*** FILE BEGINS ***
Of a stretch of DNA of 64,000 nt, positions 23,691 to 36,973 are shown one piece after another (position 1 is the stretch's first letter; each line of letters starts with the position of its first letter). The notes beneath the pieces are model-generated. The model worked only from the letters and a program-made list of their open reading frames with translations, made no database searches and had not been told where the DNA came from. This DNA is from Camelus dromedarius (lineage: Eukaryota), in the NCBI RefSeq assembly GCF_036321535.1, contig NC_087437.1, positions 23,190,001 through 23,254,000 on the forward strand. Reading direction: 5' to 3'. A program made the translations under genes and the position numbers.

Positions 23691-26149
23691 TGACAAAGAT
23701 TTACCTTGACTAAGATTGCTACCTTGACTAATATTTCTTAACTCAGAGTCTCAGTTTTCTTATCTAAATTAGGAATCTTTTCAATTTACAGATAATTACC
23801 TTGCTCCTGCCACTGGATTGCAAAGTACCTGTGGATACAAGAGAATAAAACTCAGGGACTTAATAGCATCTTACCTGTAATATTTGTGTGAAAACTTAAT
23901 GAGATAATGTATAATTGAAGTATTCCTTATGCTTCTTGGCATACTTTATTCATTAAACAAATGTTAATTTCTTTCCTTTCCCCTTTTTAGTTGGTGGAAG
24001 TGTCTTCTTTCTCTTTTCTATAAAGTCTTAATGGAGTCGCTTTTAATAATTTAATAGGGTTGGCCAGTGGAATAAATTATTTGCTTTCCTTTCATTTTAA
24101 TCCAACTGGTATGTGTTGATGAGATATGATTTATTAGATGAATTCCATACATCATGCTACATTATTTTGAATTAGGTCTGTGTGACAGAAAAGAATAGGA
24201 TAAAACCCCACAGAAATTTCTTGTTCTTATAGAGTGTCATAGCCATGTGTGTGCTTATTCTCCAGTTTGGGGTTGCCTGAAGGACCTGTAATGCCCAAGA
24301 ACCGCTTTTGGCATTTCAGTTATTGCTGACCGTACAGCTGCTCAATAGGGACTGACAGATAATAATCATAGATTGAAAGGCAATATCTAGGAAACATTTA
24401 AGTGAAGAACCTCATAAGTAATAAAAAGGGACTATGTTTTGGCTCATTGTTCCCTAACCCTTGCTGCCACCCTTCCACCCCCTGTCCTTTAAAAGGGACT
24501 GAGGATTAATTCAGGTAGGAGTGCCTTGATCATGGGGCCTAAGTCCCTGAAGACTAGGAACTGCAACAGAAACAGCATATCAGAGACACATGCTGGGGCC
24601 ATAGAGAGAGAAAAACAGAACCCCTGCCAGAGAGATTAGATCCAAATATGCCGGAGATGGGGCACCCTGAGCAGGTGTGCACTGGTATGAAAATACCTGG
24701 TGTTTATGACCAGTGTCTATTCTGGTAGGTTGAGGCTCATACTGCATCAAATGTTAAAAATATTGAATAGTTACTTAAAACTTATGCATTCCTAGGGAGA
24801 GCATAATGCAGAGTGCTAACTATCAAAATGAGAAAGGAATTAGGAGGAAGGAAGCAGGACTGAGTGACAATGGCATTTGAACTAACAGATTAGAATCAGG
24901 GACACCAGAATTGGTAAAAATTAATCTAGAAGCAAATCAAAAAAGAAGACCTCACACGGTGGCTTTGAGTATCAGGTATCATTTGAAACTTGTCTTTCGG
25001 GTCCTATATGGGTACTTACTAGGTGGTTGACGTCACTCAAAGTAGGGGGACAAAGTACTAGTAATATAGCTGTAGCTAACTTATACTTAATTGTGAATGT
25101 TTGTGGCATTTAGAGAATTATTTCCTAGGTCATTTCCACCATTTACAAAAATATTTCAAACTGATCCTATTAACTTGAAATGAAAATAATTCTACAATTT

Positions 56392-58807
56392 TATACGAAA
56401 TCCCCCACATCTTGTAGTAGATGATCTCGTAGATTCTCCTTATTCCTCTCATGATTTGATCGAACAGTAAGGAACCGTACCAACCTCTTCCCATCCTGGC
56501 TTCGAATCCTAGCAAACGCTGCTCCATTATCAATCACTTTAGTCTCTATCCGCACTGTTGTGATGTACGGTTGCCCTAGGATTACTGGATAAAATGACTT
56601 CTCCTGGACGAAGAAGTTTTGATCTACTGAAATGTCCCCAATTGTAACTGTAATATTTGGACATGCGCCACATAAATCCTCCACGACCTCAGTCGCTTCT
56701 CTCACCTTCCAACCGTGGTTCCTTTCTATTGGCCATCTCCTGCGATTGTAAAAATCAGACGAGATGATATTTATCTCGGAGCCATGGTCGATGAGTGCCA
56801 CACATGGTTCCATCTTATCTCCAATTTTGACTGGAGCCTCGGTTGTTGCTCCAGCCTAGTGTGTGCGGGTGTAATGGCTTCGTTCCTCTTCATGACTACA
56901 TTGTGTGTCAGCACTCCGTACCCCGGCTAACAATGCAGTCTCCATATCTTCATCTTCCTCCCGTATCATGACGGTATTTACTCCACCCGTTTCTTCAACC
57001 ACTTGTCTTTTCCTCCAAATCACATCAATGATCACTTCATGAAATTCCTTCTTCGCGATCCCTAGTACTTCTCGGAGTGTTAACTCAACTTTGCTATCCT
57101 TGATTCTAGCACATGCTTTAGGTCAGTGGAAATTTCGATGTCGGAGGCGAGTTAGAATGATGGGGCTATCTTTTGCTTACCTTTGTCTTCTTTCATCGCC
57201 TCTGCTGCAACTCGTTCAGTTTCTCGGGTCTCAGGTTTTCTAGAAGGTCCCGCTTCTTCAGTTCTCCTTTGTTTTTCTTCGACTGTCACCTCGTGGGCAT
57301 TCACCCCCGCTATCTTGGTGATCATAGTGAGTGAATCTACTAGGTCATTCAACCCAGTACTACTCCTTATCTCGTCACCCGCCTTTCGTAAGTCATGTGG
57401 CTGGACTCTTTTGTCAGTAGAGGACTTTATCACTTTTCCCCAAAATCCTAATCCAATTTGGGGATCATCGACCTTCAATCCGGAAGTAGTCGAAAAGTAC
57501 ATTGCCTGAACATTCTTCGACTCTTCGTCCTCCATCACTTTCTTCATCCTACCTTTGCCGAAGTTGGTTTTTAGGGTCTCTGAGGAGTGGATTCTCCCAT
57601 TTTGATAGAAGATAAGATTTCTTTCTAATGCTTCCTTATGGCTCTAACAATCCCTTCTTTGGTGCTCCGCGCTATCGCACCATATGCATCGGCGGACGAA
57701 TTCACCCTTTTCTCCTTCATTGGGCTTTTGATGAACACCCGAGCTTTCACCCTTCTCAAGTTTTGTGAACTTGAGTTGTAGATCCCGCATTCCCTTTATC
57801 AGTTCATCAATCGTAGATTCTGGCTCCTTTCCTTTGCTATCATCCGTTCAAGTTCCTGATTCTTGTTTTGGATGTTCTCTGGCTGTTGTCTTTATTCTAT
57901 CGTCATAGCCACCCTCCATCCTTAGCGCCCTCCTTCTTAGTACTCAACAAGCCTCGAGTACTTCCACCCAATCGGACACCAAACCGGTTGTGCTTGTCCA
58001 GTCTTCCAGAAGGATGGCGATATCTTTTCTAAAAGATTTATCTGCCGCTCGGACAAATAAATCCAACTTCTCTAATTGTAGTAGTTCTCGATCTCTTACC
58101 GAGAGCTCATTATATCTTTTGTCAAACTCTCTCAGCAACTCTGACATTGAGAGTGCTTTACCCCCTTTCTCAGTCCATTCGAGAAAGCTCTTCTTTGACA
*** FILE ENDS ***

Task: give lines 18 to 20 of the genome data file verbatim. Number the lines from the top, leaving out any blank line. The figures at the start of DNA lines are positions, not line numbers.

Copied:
25101 TTGTGGCATTTAGAGAATTATTTCCTAGGTCATTTCCACCATTTACAAAAATATTTCAAACTGATCCTATTAACTTGAAATGAAAATAATTCTACAATTT

Positions 56392-58807
56392 TATACGAAA